That being said, I also don’t think schools who we trust to educate our children should be teaching the importance of health and then providing an array of unhealthy options on their premises. It sends a mixed message and ultimately says “We teach you about health but we won’t support you in your efforts to find it.”
If we can help these individual schools or districts see, with the help of parents, that they are not supporting students’ health then we can convince them to willfully give up their unhealthy options.
I don’t believe this should be done by law. I don’t believe banning soda, alone, will change obesity statistics. I do think schools should be required to provide more health education, nutritional programs, and emotional help in an effort to increase students’ desire to provide themselves and their families with good health. I also hope schools can be convinced to get rid of unhealthy choices based on supporting their students health and happiness. There has to be something we can do.
It’s a cool study, Cait! Good luck!
Oh yes. So I probably should I have mentioned that this is just a small subset to the large policy analysis I am writing. That is much more comprehensive and covers lots of options including education, adding more fruits and vegetables, etc. But for this short OpEd I just picked one small issue. That being banning soda from vending machines. I probably need to make the point a little bit more obvious. And you are right, just banning soda will not be the quick fix. But limiting soda has so far but the most effective one stop solution. I mean results from doing that compared to any other component of intervention have been the most successful. It’s not the end all though.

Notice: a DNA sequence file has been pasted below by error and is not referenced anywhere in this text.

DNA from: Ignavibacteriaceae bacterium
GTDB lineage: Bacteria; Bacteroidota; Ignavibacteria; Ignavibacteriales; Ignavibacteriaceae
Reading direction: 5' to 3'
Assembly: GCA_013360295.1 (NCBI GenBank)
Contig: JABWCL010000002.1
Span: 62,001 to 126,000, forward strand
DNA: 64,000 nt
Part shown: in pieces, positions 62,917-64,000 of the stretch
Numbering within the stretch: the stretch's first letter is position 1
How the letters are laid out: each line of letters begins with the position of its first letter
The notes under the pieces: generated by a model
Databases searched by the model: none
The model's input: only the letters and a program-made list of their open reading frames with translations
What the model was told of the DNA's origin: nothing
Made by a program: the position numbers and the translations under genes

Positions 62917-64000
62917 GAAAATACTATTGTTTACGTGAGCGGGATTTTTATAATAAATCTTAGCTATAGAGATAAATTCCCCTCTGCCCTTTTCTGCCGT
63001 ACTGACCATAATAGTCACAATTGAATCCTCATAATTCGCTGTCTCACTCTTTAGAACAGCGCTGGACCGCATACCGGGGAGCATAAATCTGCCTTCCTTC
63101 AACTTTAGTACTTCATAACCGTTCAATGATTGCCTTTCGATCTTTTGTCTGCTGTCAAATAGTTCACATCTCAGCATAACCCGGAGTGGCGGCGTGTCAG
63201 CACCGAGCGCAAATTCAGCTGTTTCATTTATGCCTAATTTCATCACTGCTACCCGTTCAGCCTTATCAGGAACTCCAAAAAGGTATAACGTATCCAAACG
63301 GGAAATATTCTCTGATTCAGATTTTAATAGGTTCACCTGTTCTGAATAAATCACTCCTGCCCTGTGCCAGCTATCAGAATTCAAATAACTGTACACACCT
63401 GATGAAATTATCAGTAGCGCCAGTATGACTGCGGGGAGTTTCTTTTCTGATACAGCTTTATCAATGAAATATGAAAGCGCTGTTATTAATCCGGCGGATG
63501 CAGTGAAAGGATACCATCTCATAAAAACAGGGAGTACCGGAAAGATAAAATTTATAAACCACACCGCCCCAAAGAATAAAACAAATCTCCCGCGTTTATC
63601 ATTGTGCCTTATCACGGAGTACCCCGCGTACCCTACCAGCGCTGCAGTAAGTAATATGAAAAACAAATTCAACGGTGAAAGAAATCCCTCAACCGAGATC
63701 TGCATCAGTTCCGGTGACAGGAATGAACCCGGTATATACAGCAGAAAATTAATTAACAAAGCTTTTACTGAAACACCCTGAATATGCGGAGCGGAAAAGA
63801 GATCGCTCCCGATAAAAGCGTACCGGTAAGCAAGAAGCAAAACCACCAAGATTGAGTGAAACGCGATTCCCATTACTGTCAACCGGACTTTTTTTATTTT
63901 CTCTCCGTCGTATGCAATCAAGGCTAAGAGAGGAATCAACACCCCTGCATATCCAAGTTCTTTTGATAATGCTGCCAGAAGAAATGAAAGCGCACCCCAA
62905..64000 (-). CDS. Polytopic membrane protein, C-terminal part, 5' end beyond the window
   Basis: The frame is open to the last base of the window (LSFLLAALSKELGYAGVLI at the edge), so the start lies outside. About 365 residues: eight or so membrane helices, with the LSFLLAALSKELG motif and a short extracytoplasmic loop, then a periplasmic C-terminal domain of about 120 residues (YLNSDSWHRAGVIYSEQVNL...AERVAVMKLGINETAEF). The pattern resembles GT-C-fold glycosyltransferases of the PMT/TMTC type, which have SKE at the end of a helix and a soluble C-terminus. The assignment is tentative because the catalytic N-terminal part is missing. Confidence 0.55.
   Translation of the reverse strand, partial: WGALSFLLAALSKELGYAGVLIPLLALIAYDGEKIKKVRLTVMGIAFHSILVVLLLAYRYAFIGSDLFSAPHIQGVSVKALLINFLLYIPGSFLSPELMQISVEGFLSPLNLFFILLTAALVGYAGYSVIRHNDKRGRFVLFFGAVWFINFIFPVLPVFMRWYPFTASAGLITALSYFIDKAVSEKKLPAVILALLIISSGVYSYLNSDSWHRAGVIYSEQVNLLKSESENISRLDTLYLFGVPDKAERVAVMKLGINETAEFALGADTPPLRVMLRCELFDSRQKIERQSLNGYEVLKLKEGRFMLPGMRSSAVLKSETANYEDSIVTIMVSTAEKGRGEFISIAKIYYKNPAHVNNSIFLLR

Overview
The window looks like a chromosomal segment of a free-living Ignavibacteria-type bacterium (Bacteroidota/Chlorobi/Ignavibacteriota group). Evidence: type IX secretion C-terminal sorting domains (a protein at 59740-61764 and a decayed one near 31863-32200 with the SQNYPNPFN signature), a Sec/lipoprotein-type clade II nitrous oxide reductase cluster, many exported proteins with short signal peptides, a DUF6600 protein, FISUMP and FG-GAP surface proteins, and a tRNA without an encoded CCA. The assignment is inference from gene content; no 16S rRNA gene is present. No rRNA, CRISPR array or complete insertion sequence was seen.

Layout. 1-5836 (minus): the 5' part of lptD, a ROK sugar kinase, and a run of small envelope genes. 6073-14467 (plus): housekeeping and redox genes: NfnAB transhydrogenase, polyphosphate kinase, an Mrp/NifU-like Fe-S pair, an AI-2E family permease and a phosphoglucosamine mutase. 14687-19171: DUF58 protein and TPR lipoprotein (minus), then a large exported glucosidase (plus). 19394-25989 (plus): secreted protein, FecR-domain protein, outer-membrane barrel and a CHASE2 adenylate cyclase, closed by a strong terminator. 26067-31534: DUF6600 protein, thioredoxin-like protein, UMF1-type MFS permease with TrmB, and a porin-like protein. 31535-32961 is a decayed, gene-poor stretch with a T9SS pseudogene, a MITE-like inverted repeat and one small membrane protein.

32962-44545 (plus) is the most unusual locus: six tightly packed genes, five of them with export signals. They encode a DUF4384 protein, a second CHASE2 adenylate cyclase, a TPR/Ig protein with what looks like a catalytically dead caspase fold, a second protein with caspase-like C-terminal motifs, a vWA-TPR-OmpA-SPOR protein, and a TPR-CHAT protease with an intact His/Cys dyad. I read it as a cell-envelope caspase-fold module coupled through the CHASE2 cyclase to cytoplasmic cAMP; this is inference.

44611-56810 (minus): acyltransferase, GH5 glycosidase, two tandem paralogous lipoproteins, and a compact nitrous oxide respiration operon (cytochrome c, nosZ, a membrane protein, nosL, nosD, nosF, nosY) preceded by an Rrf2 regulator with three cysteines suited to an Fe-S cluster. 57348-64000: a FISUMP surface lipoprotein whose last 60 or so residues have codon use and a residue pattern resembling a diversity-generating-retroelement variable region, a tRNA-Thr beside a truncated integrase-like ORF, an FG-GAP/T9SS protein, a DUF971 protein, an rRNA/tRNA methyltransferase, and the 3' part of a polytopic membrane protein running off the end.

Thank you for your feed back! It’s fabulous and I am going to use it!
I’ve been waiting a long time for you to post again! Keep em comin!
I absolutely agree! If students are going to buy their drinks elsewhere, at least they will have to do some extra walking! And one thing I have learned, as a teacher, about teen agers is that they are L.A.Z.Y. Some of them anyway. So I think it would make a difference for many students. And as far as them spilling in class, teachers still have the power to not allow drinks in a cup in their classroom.
I am wondering, however, what they would replace them with? Sugar free sodas? Or other zero calorie drinks like propel and vitamin water?
This reminds me of working at RAH, where most of the clients are obese, some morbidly. They have a vending machine and, after much debate, decided to keep sugary sodas, despite their efforts to help people loose weight. But they also offered a weight management class where participant where required to give up sugary sodas and eat a smaller, healthier option for meals. They also learned about healthy eating habits like what a serving size is, appropriate snacks according to calories, and keeping a record of what they eat. Not everyone has been successful but many of them have reached a healthy weight and are now learning to maintain it. So for them they have taken the education approach and allowed them to make th choice and it has made a big difference! Although these are mentally disabled adults, I’m not sure if teenagers would be as receptive to it. But maybe they would, if it was approached correctly!
I am sorry, i took your request for feedback seriously.